Former county prosecutor sentencing adjourned to 2022

By: Alex Szwarc | C&G Newspapers | Published November 17, 2021

 Sentencing is now set for Jan. 13 in the federal case against ex-Macomb County Prosecutor Eric Smith. Earlier this month, a motion was filed on behalf of Smith to adjourn the sentencing.

Sentencing is now set for Jan. 13 in the federal case against ex-Macomb County Prosecutor Eric Smith. Earlier this month, a motion was filed on behalf of Smith to adjourn the sentencing.

File photo by Alex Szwarc

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MACOMB COUNTY — Counsel for a former Macomb County prosecutor argue that if sentencing is not delayed, it will cause prejudice by forcing them to choose which criminal case deserves their focused attention.

On Nov. 2, a motion was filed on behalf of Eric Smith to adjourn federal sentencing. In September, his sentencing was set for Nov. 16 before District Judge Linda Parker. Now, Smith’s attorney, John Dakmak, asked for sentencing to be no sooner than Jan. 3.

On Nov. 5, the court granted Smith’s motion to adjourn sentencing.

In January, Smith pled guilty to one felony count of obstruction of justice.

The motion filed by the defense states that Smith, of Macomb Township, and the government both sought to have the sentencing occur in an in-person setting.

“Throughout the pendency of this case, Mr. Smith has been contesting the allegations contained in the Michigan Department of Attorney General’s ten-count complaint filed on or about March 24, 2020,” it states.

Among other charges, the state alleges that Smith was the head of a criminal enterprise composed of other individuals and the Macomb County Prosecutor’s Office.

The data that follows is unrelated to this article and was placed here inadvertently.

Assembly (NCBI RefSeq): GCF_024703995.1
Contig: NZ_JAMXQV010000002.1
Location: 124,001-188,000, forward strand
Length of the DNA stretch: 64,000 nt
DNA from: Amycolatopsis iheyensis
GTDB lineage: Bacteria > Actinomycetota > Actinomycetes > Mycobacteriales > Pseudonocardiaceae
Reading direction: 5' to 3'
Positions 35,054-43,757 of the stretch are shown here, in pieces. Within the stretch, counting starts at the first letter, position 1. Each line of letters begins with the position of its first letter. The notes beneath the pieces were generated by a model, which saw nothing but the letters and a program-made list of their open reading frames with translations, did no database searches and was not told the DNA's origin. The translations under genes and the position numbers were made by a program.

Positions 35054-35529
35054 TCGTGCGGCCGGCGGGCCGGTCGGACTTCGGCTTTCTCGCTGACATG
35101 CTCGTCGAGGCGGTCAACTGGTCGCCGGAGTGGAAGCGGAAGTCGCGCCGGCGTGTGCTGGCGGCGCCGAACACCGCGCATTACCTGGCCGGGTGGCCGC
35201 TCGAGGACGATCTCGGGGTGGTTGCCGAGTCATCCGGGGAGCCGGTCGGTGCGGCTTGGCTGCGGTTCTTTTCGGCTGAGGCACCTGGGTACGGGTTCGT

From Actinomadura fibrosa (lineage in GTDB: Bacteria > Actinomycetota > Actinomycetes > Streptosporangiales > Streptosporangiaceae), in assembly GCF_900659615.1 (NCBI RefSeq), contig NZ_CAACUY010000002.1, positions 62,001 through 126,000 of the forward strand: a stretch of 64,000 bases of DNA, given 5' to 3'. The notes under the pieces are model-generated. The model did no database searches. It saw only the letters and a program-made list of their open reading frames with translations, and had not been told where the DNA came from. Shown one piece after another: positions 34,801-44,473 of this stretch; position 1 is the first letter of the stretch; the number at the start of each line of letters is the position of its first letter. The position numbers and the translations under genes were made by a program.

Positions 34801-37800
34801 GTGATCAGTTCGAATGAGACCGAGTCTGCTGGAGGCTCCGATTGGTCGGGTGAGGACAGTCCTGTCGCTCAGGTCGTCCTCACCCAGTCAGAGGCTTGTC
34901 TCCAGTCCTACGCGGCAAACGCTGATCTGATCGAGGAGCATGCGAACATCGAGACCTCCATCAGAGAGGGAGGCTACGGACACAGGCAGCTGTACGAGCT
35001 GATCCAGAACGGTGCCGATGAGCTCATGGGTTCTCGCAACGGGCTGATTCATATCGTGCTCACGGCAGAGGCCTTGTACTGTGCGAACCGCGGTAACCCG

In the state case, Smith appeared in Macomb County’s 41-B District Court in Clinton Township Oct. 21. The next court date in that case is Dec. 10 for a preliminary examination.

Dakmak writes that Smith seeks an adjournment of the Nov. 16 sentencing for the same reason sought in his previous requests for adjournment: to be sentenced after the conclusion of the preliminary examination in the state case.

On Nov. 2, Dakmak said the United States Attorney’s Office advised counsel for Smith that concurrence would not be given.

The following day, the U.S. Attorney’s Office responded to Smith’s motion to adjourn sentencing. In the reply, Assistant U.S. Attorney Robert Moran writes that, in Smith’s motion, he fails to establish a reason to justify his request.

“Nor does he show that if his request is denied that we would be prejudiced in any way,” Moran writes. “The government asks the court to deny the motion to adjourn.”

Also on Nov. 3, Dakmak filed a reply to the government’s response to Smith’s motion to adjourn sentencing.

He concludes that Smith agrees that a showing of prejudice by a defendant will warrant a sentencing adjournment.

“In opposing his reasonable request to adjourn the sentencing hearing, the government’s position will now cause manifest prejudice to Mr. Smith by forcing him and his counsel to choose between dedicating their attention to the sentencing hearing or the continuation of the preliminary examination in the state case,” Dakmak writes.

He adds that if the federal sentencing is adjourned, Smith can not only properly defend himself in the state case, but it would also allow him to meaningfully participate in his sentencing hearing.

The federal sentencing is now set for Jan. 13.

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